Bees network with flowers and with the hive. This network creates better plants, better harvests.   The better plants wither and die, turning into better soil. The soil then houses better plants. The cycle continues.   The bees network seeks to co-operate with the local good and make it better; if the bees were ever to rob, exploit, cut-off, or steal then the honey would be threatened.

“If we corrupt agriculture we corrupt culture,” Wendell Berry adds. “For in nature and within certain invariable social necessities we are one body, and what afflicts the hand will afflict the brain.”

            A network of bees-when doing what is good- will bring good to the neighbourhood, the land.

A friend of mine once borrowed her teenage sons’ car and it smelled like a sick boy’s locker room.   When the boy came home, she insisted on why he never cleaned it. He insisted he did but there was another reason for the smell.   A quiet fellow, he simply apologized and went to his room.

The next day, she saw her son driving out of his school and she unintentionally followed him home (you do this, at times, as a parent of a teenager).   She watched him make several stops, all to people who were digging in trash cans along the way.   Her son would go in the back of his car and offer bags of recycled bottles (Or “empties” as we call them in Alberta) to these folks. He would talk to them, listen, and in one case, he prayed with them.

When they both got at home, she confronted him and he confessed that he was collecting all of the recycles from his church, school, and work for the purpose of getting to know the homeless population of his neighbourhood. “They’re invisible,” he said. “And I think it’s best for everyone if they weren’t.”

Her son was acting like a bee.

Read the whole article by Eric Kregel at ericjkregel.


Thinking about Wendell Berry and Sex

You might not think of Wendell Berry as a man to go to for advice about sex, but you’d be mistaken. The conservation and organic farming icon has plenty to say about it, scattered in various writings. And in fact we can see Berry’s communitarian conservatism coming out pretty clearly when he starts up on sex, marriage and family. I don’t mean that he turns all “leave it to Beaver.” Berry’s actually got a sexier view of sex than most of today’s Tinder aficionados. The sexiness of it lies in the humanness of it–its “necessary, precious, and volatile power.”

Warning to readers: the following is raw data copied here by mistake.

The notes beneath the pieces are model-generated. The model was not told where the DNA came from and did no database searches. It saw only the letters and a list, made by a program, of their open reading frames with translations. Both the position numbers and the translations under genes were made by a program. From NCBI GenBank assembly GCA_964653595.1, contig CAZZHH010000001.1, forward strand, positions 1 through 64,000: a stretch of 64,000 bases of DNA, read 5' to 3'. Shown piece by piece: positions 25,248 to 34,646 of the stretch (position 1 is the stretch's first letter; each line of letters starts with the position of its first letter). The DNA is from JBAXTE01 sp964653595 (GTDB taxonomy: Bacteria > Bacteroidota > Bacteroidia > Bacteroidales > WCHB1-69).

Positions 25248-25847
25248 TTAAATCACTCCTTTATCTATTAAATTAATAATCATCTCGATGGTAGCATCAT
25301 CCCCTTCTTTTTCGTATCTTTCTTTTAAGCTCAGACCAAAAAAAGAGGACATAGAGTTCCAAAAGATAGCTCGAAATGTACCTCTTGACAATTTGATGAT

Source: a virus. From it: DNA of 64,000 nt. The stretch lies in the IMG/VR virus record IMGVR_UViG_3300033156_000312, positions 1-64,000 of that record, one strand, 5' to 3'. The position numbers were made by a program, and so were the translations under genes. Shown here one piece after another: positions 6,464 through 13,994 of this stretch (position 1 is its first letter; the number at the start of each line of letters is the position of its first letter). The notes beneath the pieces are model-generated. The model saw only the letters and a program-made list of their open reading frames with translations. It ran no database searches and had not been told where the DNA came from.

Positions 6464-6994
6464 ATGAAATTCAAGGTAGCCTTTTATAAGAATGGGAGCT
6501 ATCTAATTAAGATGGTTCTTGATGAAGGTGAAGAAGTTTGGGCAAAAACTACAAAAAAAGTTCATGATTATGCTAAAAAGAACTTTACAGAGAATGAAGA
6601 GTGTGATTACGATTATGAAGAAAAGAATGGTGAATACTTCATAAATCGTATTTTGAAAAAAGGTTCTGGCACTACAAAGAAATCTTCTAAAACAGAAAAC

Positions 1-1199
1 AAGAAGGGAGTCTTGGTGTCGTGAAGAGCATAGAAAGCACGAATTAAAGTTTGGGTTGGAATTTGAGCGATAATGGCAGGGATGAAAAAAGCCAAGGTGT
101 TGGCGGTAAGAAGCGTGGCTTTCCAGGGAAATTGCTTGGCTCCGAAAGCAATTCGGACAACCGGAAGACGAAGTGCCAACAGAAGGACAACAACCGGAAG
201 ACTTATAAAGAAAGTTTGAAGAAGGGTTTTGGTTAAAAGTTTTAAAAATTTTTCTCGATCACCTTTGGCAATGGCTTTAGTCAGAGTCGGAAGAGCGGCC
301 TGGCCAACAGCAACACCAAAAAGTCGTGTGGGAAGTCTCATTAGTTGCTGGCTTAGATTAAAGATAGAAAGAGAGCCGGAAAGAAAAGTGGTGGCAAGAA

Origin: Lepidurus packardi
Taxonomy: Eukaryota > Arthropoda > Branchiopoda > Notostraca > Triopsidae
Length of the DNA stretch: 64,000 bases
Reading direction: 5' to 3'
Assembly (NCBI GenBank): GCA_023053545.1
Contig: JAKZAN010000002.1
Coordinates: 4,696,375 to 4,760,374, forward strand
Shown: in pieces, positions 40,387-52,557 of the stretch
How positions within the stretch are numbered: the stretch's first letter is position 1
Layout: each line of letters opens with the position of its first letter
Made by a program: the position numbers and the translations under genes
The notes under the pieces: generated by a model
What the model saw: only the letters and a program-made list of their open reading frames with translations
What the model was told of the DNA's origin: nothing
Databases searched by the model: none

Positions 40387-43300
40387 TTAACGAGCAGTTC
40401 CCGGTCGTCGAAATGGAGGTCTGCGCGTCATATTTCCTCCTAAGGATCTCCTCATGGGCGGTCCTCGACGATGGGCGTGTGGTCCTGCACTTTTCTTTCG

We are trained to think that community in itself is stultifying, and in particular that any community attention to sexual behavior is oppressive on its face. And indeed it has sometimes been–brutally oppressive to gay people and others whose private sexual behavior became a public concern. But contrarian Berry points out that when community is destroyed, we are left with only two spheres–the private sphere and the abstract “public.” Into the void left after the destruction of community you get predatory capitalism, better known as corporate exploiters of sexual insecurity.

Read the whole piece at Conserve.


He reads Wendell Berry and changes his life.

Making the decision to walk away from a sixteen year career at a major class one railroad was not easy. The “fragment of a speech” that is posted below was one of the turning points that greatly fueled my decision to leave a place that in some ways, was a place that I very much enjoyed working.

When I first heard this “fragment,” I was brainstorming for a conference that the organization Railroad Workers United was hosting in Richmond, California. As the national organizer, my task was to welcome many organizations, many that do not normally work together, to an environmental conference to find common ground on very complex issues of public safety, working conditions and labor.

The inspiration that I found from this “fragment” was a question that I had to ask myself over and over for about two years. How complicit do I want to be?

Read the whole piece by John Paul Wright.


Wendell Berry's poetry in ordinary time